Song Review: Vernon (Seventeen) – Black Eye

Vernon - Black EyeWith a group as large as Seventeen, there’s ample opportunity for solo projects. No member has released an entire album yet, but many of the guys have delivered solo singles – whether in the form of a proper comeback or a digital mixtape. Despite taking the role of rapper on Seventeen’s group tracks, Vernon’s Black Eye sees him tackling an anthemic rock sound. This is in line with many of his peers in 2022, and it makes for a surprisingly solid match.

Vernon is not a singer’s singer, but I think that’s an asset on a track like. The imperfections in his performance give Black Eye extra grit – similar to how G-Dragon’s raw vocal in Crooked made that song such a classic. Black Eye is no Crooked – not even close, really – but it evokes some of the same energy. The instrumental feels more indebted to 80’s indie rock, bounding out of the gate with propulsive percussion that even incorporates some synth.

When Black Eye indulges in a few well-placed breakdowns, they’re opportunities for the guitar to take center stage. I love this punky sound, even if it feels a bit sanitized here. Black Eye’s melodies are also solid – especially that shout-along chorus. My biggest complaint is actually the choice to bleep the expletive in this hook. In the context of the song’s intensity and lyrical content, it’s pretty lame. The move feels overly calculated, like “look at me, I’m so badass (but not really that badass please stream and play this on the radio)”. If you’re going full-on punk, commitment is key. Let the curse words fly, Vernon!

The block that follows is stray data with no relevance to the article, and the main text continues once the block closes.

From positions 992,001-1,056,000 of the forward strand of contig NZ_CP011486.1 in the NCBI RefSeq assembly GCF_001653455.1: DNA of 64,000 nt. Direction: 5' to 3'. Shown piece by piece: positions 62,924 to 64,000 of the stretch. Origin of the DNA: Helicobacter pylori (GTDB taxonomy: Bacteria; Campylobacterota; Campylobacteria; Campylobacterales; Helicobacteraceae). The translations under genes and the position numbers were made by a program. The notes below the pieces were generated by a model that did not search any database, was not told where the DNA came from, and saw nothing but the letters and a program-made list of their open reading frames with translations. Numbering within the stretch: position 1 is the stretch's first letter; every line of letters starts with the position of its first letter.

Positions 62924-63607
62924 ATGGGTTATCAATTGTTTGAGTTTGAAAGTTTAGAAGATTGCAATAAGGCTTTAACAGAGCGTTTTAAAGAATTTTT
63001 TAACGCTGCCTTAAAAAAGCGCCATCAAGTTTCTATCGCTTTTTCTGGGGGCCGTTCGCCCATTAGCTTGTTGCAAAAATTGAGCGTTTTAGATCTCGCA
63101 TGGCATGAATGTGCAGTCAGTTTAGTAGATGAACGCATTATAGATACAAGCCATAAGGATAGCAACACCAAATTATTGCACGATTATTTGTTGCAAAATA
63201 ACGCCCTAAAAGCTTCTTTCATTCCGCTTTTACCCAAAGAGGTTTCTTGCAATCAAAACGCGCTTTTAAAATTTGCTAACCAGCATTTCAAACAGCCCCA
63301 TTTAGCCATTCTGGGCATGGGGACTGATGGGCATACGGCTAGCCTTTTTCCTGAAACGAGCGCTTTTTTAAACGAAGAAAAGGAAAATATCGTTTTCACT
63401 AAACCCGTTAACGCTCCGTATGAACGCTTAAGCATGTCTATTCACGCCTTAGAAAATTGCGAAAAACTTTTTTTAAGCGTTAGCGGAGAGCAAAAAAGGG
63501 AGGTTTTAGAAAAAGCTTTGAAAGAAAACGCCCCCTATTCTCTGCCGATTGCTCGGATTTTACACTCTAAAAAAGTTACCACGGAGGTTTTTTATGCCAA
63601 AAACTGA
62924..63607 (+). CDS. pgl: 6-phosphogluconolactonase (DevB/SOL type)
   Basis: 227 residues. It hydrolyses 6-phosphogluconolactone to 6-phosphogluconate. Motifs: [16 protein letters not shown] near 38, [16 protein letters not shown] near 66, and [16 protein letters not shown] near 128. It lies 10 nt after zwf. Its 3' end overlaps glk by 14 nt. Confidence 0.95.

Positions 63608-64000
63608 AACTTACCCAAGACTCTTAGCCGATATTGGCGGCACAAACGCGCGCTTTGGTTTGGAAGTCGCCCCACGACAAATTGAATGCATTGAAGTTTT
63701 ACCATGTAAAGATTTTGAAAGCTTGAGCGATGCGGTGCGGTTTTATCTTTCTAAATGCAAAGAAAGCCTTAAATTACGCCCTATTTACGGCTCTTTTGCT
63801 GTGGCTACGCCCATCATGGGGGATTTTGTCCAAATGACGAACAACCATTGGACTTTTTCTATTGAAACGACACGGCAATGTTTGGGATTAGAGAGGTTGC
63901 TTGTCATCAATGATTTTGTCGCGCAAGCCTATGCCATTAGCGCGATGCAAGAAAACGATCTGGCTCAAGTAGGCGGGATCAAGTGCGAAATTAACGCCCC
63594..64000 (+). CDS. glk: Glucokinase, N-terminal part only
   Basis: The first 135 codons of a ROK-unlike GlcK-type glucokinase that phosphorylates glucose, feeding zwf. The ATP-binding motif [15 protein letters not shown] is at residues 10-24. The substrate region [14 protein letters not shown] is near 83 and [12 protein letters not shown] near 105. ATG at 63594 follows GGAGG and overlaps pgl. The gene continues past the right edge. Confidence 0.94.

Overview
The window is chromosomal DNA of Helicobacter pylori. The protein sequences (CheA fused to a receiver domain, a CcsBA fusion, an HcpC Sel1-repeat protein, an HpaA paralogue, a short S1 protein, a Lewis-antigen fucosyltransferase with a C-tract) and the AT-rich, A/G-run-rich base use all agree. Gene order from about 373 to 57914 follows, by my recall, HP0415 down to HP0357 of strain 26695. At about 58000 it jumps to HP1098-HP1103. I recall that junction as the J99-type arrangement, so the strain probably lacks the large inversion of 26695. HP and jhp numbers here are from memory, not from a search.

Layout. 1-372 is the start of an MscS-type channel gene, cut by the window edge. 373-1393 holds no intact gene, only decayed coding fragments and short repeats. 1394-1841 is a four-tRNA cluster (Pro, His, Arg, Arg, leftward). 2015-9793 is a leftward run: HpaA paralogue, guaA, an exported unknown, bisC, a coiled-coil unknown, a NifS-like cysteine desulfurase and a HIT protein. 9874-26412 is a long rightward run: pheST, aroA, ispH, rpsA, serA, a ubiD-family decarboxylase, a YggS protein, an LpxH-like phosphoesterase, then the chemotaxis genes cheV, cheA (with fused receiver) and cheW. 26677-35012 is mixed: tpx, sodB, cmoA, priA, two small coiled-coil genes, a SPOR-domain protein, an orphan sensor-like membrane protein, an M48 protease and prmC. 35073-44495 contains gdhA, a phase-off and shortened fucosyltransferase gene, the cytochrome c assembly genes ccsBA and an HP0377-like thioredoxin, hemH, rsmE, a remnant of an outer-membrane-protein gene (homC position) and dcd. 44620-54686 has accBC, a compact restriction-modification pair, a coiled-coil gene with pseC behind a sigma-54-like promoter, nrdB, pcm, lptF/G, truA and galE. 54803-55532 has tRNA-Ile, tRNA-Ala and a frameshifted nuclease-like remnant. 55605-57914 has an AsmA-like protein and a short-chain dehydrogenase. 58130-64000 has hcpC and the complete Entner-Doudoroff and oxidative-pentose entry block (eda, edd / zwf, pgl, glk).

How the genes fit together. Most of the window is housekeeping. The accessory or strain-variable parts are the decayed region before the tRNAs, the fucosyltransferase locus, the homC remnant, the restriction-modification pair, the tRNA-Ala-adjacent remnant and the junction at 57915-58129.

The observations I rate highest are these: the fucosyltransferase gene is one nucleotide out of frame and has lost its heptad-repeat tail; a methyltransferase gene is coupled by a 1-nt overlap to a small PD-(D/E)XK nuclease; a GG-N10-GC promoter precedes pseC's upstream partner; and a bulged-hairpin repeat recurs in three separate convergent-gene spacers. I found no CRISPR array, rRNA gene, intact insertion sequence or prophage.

Hooks 8
 Production 9
 Longevity 8
 Bias 9

Grade: B


12 thoughts on “Song Review: Vernon (Seventeen) – Black Eye

  1. I actually really like the melodies and instrumental but those lyrics? The verse after the first chorus had me rolling, they’re so simple and cheesy that I WISH I could call it camp but alas they look serious about those lines.

    Anyways, it’s still fun to listen to and I love punk (even though I wish a good amount of kpop songs would lean FULLY into the genres they take inspiration from (seems like such a waste too! have you seen how much fans love calling their favs different and revolutionary? a missed opportunity if you ask me)).

    Rating: 8

    Liked by 4 people

  2. I cringed so hard at the lyrics. Vernon, my sweet child, you can tell he speaks fluently (being that his mom’s American) but his English lyrical writing and slang is off by far. Nevertheless, I thoroughly enjoyed this song!!

    Liked by 3 people

  3. I am always really shocked at how fast you write your reviews (this is a compliment!) – thank you for that!

    Like some other people said, I like the instrumentals and melody a lot (especially the outro of the song, call me cheesy but I love the “Knock, knock is there anybody out there?”) but most of the lyrics are just *a little* too on the nose for me. Maybe it’s because I am used to the sometimes incredibly wordy and complicated (for better or for worse) lyrics from the likes of Fall Out Boy when thinking about this genre, but I would have enjoyed a little more spontaneity. And yes. Let Vernon curse!

    That said it’s fun to listen to and you can tell Vernon really enjoyed working on it! It has me dreaming up other songs in the genre that I would love Vernon to cover one day too, which is always fun. I enjoyed it, and I’ll probably warm up to it more over time!

    Liked by 1 person

  4. He had the right idea with lyrics– bad boy-ish character being too dependent on their partner while also too emotionally unstable to uphold a relationship– but the way the theme was delivered just… wasn’t it. Lyrics aside it’s a solid song and a fun listen 🙂

    Liked by 2 people

  5. I really love this style of music, it’s really nice to get a track like this from a rapper instead of the “typical” low energy mumble rap lo fi vibes song (or is this trend already over?).

    Since I’m a sensitive bean I have never minded lyrics that sound a bit ‘sanitized’ (though, are they?.. ‘put a muzzle on me, I’ll spit in your mouth’..?). I do think the bleep is distracting – couldn’t they have creatively censored by using some kind of brash sound that fits within the production?


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